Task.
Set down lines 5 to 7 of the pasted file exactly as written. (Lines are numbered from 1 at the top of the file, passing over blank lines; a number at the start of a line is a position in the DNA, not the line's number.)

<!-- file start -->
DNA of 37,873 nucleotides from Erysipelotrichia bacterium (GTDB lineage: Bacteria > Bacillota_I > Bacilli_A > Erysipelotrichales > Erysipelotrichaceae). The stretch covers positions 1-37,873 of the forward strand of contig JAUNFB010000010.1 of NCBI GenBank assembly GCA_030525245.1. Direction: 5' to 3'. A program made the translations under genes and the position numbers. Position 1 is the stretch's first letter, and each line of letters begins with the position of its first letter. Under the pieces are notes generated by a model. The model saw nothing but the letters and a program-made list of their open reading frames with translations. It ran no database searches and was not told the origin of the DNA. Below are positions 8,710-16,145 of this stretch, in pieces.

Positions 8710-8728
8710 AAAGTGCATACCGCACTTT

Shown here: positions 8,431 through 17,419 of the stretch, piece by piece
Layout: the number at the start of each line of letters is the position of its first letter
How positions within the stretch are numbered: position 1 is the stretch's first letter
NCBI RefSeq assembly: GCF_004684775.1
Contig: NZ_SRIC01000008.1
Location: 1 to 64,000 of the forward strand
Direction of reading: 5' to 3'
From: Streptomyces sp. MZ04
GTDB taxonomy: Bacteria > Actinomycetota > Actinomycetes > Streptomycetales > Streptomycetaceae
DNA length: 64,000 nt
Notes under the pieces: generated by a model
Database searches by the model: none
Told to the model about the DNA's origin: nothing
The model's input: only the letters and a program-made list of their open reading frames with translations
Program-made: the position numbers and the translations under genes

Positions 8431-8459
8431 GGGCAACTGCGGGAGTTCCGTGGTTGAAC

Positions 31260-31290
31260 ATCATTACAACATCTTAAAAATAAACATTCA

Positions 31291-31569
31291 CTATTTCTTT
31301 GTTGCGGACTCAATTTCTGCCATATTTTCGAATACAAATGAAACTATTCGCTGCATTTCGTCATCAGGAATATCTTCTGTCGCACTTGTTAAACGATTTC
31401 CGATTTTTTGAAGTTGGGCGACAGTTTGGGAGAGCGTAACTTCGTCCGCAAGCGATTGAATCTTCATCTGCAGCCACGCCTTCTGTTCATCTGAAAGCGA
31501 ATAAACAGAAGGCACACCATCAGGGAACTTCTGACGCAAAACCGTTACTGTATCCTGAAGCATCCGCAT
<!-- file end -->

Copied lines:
Layout: the number at the start of each line of letters is the position of its first letter
How positions within the stretch are numbered: position 1 is the stretch's first letter
NCBI RefSeq assembly: GCF_004684775.1